Rosenthal lived here - History of the Jewish Quarter of Pest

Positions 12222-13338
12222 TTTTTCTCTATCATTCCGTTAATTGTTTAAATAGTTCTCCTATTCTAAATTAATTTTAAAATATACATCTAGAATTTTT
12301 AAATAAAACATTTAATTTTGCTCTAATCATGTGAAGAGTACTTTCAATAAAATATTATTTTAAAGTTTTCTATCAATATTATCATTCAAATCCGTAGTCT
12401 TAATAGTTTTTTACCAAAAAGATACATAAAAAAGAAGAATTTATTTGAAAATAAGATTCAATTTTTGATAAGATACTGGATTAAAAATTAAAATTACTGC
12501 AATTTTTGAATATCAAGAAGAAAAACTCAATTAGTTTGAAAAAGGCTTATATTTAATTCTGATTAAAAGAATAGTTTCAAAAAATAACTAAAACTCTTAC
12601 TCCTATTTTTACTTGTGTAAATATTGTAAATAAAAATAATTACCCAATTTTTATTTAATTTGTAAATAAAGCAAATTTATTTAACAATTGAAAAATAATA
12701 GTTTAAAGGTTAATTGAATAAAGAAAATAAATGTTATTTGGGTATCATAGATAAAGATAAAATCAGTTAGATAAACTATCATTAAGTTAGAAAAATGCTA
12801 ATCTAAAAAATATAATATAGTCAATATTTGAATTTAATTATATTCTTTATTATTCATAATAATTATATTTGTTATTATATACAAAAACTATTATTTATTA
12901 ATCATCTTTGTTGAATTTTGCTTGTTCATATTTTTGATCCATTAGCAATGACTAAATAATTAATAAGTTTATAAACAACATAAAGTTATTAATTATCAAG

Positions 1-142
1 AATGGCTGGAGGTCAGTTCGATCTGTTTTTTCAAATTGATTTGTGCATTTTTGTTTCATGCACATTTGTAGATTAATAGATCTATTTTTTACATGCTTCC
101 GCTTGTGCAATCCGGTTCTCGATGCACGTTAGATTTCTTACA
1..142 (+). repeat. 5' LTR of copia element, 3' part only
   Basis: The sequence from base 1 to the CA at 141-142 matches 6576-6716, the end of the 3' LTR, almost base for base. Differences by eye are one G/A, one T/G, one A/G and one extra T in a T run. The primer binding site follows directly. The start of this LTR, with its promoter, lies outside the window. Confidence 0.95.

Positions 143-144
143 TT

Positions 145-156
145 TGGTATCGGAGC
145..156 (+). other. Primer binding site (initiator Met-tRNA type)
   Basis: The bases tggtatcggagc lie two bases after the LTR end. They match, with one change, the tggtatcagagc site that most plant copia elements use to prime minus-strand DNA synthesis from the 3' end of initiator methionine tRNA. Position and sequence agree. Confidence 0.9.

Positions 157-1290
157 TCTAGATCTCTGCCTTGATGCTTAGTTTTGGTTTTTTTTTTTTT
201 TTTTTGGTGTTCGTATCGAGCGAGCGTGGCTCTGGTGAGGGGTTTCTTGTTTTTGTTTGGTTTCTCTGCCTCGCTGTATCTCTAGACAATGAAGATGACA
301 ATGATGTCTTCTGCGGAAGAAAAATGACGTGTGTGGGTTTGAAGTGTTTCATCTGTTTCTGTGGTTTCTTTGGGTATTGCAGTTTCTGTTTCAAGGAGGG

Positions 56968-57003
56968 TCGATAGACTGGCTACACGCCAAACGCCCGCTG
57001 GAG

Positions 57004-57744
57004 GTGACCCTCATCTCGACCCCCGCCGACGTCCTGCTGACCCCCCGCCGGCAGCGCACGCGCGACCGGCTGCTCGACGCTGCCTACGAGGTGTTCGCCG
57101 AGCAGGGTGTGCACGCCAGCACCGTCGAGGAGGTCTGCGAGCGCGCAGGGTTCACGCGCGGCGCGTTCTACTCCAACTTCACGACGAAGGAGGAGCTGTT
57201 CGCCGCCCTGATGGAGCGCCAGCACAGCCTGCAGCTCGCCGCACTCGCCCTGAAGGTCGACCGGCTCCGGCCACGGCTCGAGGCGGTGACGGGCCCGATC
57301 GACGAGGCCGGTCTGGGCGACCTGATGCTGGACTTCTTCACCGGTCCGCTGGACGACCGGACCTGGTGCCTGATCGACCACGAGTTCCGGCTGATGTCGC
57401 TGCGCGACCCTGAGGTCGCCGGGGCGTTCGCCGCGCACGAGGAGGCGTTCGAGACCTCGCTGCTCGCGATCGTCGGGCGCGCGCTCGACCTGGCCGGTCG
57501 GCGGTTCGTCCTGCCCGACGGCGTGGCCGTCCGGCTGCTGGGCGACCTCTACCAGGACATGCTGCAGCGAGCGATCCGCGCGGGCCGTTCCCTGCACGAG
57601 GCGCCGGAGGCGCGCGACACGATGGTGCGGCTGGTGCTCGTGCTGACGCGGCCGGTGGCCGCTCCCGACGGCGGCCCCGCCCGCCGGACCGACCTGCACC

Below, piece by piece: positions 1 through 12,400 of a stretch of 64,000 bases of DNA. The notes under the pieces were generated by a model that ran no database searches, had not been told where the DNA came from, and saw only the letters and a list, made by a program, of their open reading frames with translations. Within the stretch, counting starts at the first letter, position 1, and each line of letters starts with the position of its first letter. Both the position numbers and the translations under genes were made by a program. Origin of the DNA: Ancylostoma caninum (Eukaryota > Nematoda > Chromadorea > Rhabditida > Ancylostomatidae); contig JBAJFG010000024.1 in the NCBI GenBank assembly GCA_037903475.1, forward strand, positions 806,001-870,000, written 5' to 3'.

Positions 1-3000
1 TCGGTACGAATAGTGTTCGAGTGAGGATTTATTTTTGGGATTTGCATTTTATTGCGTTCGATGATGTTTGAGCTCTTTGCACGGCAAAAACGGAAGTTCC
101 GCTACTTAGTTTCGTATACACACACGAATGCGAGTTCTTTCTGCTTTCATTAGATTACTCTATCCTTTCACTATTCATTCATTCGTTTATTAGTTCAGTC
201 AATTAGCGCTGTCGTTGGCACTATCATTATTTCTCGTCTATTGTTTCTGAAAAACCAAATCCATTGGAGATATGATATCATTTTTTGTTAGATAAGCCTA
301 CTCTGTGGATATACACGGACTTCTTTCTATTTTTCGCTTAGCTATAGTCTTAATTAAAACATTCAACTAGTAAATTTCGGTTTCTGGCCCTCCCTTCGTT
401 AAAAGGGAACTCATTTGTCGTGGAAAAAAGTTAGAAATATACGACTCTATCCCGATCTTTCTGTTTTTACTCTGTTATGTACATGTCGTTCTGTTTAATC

Our exhibition displays the history of the Pest Jewish Quarter. For centuries, the city excluded Jews from its territory. This ban has been lifted by a decree of Emperor Joseph II in 1783. By that time, fourteen Jewish families lived in the immediate vicinity of Pest, in a huge building block owned by the Hungarian aristocrat Orczy family. Their number grew quickly. Most of them had arrived from Óbuda, the era’s most populous Jewish community. Others came from various regions of the Austrian Empire, such as Moravia or Galicia. The newcomers settled in Terézváros, a quarter close to the large Pest marketplaces. Back then, the neighborhood consisted mainly of gardens and farmhouses. Most of the immigrants were young and dynamic. Their economic activities brought quick existential growth not only for them, but also to the city, which soon became a European metropolis. They started families, founded Jewish community institutions and erected their temples. We can reconstruct their everyday life from what the previous generations have left for us. We can read diaries, official documents, and love letters. We can look up the inhabitants of the Jewish Quarter’s buildings in the conscriptions. Our Archives holds their applications, permissions, tax lists and many other dusty documents of their strenuous lives. Moreover, photographs, letters and cake recipes as well as pieces of the lethal yellow star sign might be hiding in old drawers somewhere in the Quarter. These documents and objects are thin threads connecting past and present. Some were carefully preserved, others survived only accidentally. Entwining them might produce the dynamic patterns of the past’s colorful fabric: the life, joy and sorrow, birth and death of many Kohns and Rosenthals, Kőváris and Rózsavölgyis. And we can walk the same streets and squares they walked. We can enter the same gates and look out through the same windows to the same streets as they did. Our exhibition displays ten time periods through ten digital maps to show what it has meant to be Jewish in the Quarter from 1785 to today. We present the neighborhood and its vicinity, the streets and squares and the way Jews lived in the heart of a burgeoning city. We can also peek into the history of specific buildings: who lived there, what they did, what documents and objects they have left behind to us. To figure out where and how Rosenthal lived among us.
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